Hainan Airlines aims growing in US market
Hainan Airlines made history Tuesday when it became the first Chinese airline to fly nonstop between Beijing and Chicago's O'Hare Airport. Chicago is only the second United States market Hainan serves. The first was Seattle, where nonstop service from Beijing launched in 2008.
But in an interview Wednesday, Hainan executives clearly signaled Chicago and Seattle aren't the only two United States markets the carrier plans to serve in the years ahead. Hainan Vice-President Wei Hou said New York is on the carrier's radar screen now, although all the necessary regulatory hurdles to operate from New York have not yet been cleared.
Still Hou said service from Beijing to New York could come as early 2014 or 2015. Boston and Dallas are two other markets where Hainan has all the necessary approvals to start service, but no timeframe has been established for when service to those two markets might begin, Hou said.
Hou said Hainan has been slow to expand service into the United States because of Boeing's delays in unveiling its Boeing 787 Dreamliner. "We were waiting to take delivery of the 787," explained Hou. Hainan Airlines finally received its first two Dreamliners in July, and will begin flying the new plane on the Beijing-Chicago route in December.
Founded in 1993, Hainan Airlines is still a mostly unknown quantity in the U.S. But it was the U.S. that Hainan Airlines' founders turned to two decades ago for money to launch the airline. Specifically, Hainan went to New York's Wall Street and found George Soros, who was one of the first investors in the airline, according to Hainan executives.
Soros appears to have made a wise investment. The relatively young Hainan Airlines already has a coveted five-star ranking from Skytrax, the British-based independent airline ranking firm. Hainan got its five-star Skytrax ranking because it chose to focus on getting a lot of little details right in the service it offers passengers. That includes a variety of passenger lounges at its main airport hub in Beijing and meticulous onboard service. The lavatories in business class, for instance, are cleaned after each use, Hou said, and only slightly less frequently in economy class. Business class passengers have limousine service available when they deplane in Beijing.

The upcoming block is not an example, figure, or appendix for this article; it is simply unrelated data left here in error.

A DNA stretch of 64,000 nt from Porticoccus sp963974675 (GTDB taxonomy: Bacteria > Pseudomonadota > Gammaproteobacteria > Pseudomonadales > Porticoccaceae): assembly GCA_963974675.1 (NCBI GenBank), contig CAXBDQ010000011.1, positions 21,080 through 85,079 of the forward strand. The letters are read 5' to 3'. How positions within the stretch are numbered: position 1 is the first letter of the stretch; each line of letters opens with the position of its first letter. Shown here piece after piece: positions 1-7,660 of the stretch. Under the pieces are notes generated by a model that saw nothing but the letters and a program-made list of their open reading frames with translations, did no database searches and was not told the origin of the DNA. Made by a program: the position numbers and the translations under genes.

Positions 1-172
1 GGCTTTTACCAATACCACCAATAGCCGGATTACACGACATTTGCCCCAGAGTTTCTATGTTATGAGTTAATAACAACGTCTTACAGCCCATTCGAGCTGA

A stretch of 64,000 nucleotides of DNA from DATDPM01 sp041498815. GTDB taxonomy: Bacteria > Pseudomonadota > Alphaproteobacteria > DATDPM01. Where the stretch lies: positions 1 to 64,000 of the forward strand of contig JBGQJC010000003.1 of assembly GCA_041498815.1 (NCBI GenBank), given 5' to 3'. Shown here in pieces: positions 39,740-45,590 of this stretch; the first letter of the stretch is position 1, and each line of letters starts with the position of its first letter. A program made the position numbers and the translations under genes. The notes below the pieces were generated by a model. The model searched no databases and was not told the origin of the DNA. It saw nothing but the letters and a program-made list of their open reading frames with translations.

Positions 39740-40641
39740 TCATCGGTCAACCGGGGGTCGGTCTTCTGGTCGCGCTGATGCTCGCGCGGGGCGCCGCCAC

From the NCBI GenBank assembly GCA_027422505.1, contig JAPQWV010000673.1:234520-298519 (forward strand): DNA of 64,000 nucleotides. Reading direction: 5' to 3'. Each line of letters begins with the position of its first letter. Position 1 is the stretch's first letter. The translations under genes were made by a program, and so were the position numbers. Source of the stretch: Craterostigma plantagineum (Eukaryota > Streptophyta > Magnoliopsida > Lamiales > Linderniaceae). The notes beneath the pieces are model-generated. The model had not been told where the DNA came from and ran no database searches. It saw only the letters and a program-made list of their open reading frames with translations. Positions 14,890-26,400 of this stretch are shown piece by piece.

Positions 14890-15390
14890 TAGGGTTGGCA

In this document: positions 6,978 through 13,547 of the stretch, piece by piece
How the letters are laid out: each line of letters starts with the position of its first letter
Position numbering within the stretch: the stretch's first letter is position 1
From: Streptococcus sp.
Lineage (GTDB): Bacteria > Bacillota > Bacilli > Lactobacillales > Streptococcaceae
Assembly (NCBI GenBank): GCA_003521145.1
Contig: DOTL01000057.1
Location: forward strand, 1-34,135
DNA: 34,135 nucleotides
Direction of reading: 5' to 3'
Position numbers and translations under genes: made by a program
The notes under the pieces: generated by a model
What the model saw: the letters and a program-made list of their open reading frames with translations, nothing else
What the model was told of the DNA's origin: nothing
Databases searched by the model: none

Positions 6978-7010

Now that it is starting to spread its wings in the United States, however, Hainan will have to compete against two behemoths, Chicago-based United Airlines (NYSE: UAL) and American Airlines, both of which are moving quickly to establish strong footholds in China. Both UA and AA now offer nonstop daily service from Chicago to both Beijing and Shanghai in China. For the purposes of competing against two much larger carriers, Hainan is positioning itself as a "boutique" carrier with a more personal and luxurious style of service.
Hainan executives said they expect the Chinese airline to be a popular choice for Chinese travelers looking to visit the United States. And Hainan's Hou expects travel between the two countries to grow quickly over the next several years — fueled by ever more students looking to learn about Chinese culture, retirees seeing the world, parents adopting children and a steady stream of business executives.
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